Even Better


Author: Larry Cohen
Date of publish: 07/01/2018
Level: Intermediate to Advanced

This deal was played (and reported to me) by David Berkowitz in the finals of the 2017 Blue Ribbon Pairs. David was declarer, but I ask you to take the West hand on defense:

♠ 1086  
♥ KJ8  
♦ KJ10  
♣ J1065.
 

At favorable vulnerability, your partner deals and opens 4♠. This is passed around to your LHO who balances with a double. RHO takes it out to 4♠ and you try 5♠. LHO bids 5♠ and your partner doubles. Everyone passes and it is your lead.

For partner to preempt and then double, he likely has a defensive surprise. It isn't a trump stack, so probably he has a void. Trying to hit that void, you lead the ♠J and see:

 

  ♠ AK97
♥ Q
♦ AQ74
♣ AQ94
 
♠ 1086
♥ KJ8
♦ KJ10
♣ J1065
   
 


 

 

 

 

 

 

The ♠Q is played from dummy. Partner doesn't ruff, but he wins the ♠K and returns the ♠9 to declarer's ♠10 and your king. Now what?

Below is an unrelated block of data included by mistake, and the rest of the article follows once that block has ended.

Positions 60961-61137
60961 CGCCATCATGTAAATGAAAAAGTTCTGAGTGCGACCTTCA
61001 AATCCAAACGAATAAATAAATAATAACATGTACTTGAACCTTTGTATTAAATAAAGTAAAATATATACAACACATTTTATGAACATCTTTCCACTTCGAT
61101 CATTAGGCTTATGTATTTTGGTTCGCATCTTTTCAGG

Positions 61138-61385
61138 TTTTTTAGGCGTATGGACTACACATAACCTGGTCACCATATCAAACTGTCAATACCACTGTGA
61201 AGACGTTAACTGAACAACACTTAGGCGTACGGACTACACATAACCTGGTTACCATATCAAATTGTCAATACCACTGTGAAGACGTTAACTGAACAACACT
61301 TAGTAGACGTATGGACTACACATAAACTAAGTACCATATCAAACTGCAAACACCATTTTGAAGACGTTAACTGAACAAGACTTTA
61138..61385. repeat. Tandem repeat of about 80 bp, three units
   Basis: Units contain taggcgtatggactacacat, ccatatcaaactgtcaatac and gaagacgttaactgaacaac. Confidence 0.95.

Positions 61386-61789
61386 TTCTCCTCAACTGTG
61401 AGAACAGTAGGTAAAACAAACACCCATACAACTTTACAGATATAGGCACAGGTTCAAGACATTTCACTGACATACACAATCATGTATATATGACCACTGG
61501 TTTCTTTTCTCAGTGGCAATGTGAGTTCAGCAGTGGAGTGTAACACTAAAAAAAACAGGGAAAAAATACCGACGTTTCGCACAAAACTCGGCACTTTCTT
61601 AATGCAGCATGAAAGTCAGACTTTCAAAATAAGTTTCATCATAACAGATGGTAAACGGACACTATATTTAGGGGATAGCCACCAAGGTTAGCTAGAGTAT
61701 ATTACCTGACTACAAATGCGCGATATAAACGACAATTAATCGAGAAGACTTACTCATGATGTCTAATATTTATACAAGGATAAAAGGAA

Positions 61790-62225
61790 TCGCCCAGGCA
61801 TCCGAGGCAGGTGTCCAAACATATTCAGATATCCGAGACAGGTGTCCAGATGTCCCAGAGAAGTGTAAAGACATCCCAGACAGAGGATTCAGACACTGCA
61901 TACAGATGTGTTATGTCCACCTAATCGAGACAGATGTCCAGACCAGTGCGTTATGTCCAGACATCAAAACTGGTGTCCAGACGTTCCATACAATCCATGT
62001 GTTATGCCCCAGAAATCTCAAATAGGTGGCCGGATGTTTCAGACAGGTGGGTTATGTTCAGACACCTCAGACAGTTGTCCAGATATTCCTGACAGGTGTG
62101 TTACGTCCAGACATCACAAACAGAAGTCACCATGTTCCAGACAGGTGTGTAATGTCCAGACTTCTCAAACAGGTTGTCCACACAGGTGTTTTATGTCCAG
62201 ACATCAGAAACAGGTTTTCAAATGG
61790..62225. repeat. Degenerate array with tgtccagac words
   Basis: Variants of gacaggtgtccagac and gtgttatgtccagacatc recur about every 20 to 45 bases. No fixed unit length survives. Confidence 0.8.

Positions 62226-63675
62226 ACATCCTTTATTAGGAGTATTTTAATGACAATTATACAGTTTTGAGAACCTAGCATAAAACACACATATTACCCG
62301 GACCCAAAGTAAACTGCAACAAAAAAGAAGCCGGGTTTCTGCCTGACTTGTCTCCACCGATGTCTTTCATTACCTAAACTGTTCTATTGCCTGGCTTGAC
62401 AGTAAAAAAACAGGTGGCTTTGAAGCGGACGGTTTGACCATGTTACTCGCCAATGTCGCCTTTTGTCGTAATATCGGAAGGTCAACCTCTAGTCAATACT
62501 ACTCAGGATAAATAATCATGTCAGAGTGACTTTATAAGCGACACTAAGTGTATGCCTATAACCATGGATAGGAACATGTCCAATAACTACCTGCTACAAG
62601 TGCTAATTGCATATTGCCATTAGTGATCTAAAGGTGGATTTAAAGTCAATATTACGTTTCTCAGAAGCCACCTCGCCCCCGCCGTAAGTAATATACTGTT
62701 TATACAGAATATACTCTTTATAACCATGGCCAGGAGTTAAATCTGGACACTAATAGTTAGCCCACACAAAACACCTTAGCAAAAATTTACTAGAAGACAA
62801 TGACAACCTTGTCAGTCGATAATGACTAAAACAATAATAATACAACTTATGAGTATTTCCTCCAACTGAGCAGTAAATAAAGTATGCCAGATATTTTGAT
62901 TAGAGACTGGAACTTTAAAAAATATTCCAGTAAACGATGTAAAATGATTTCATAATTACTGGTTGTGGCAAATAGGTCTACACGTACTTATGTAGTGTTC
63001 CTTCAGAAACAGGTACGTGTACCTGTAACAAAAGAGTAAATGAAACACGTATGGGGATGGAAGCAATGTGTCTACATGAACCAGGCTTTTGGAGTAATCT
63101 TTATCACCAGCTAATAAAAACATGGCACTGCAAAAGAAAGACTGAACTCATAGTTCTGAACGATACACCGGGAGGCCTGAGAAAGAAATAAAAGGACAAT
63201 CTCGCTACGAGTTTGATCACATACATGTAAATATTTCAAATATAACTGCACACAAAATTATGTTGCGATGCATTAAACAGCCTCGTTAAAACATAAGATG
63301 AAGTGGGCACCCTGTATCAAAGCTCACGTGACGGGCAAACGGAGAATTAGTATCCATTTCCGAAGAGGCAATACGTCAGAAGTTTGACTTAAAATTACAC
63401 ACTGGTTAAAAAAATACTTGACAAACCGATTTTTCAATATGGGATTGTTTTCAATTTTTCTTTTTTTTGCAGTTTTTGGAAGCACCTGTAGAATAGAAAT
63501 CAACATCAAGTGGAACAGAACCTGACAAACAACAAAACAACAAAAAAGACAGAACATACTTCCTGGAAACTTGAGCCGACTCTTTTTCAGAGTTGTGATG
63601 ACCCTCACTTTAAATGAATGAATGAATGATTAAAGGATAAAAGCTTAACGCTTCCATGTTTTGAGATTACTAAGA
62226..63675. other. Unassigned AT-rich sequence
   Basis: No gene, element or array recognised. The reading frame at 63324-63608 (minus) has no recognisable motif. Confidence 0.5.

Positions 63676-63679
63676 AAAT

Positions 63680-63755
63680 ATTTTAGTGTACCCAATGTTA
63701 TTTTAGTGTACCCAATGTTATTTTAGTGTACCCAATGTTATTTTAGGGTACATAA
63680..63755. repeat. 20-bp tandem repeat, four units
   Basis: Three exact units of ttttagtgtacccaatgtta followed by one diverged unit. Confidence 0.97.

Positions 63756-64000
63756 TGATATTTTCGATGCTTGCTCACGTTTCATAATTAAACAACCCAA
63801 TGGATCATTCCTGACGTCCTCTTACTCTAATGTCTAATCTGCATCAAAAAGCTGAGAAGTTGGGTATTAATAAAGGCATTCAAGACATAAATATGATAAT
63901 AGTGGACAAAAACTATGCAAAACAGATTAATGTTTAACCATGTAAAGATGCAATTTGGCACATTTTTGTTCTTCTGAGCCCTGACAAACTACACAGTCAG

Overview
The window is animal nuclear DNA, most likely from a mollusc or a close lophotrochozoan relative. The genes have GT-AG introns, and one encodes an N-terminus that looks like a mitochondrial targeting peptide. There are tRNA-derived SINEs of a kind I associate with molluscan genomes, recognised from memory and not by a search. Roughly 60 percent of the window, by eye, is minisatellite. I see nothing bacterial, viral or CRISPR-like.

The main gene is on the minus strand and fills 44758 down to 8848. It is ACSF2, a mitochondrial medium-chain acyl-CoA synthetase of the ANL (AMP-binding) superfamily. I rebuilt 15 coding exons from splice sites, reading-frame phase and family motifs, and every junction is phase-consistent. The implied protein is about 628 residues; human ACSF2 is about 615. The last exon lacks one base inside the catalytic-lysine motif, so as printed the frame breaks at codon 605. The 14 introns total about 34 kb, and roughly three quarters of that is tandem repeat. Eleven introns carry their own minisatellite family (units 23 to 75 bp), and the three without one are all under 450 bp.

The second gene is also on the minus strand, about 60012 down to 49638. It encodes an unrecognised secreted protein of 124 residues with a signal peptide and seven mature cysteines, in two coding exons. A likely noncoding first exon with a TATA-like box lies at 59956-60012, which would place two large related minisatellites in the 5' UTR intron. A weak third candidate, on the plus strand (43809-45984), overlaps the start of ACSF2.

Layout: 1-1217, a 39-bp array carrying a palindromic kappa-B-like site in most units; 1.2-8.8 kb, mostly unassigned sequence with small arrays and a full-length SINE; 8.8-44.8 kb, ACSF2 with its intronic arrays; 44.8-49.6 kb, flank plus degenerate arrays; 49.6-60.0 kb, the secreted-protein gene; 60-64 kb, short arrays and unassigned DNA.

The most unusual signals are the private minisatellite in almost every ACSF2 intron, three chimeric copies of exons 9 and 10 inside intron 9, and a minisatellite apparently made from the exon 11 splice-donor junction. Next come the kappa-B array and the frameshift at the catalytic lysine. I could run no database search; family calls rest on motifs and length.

Why did partner underlead his ♠A? So you can give him a ruff. Did you play a club (figuring that even if he doesn't ruff this, his void must be in diamonds and you'll set the contract anyway)? That's not trusting your partner. He returned the ♠9, his highest--which is surely suit preference for the highest-ranking side suit. He must be void in diamonds. In fact, this was the Real Deal:

Vul:N-S
Dir: East
♠ AK97
♥ Q
♦ AQ74
♣ AQ94
 
♠ 1086
♥ KJ8
♦ KJ10
♣ J1065
  ♠ 52
♥ A9765432
♦ --
♣ K87
  ♠ QJ43
♥ 10
♦ 986532
♣ 32
 

So, if you return a diamond, partner ruffs and you later get a diamond trick for down 2. But, the best part of the story is yet to come.

At the table, West indeed figured his partner was void in diamonds--but he returned the ♠J.  Why does that matter? Because declarer also knew (from the bidding and play) what was going on. He played low from dummy on the ♠J return! How was East to know to let this win? He figured declarer had the ♠K, so he ruffed--in effect ruffing his partner's winner. Declarer was down only one after all.

West should return the ♠K!  Now, his partner can't go wrong and the contract is down 2. You see something new every day.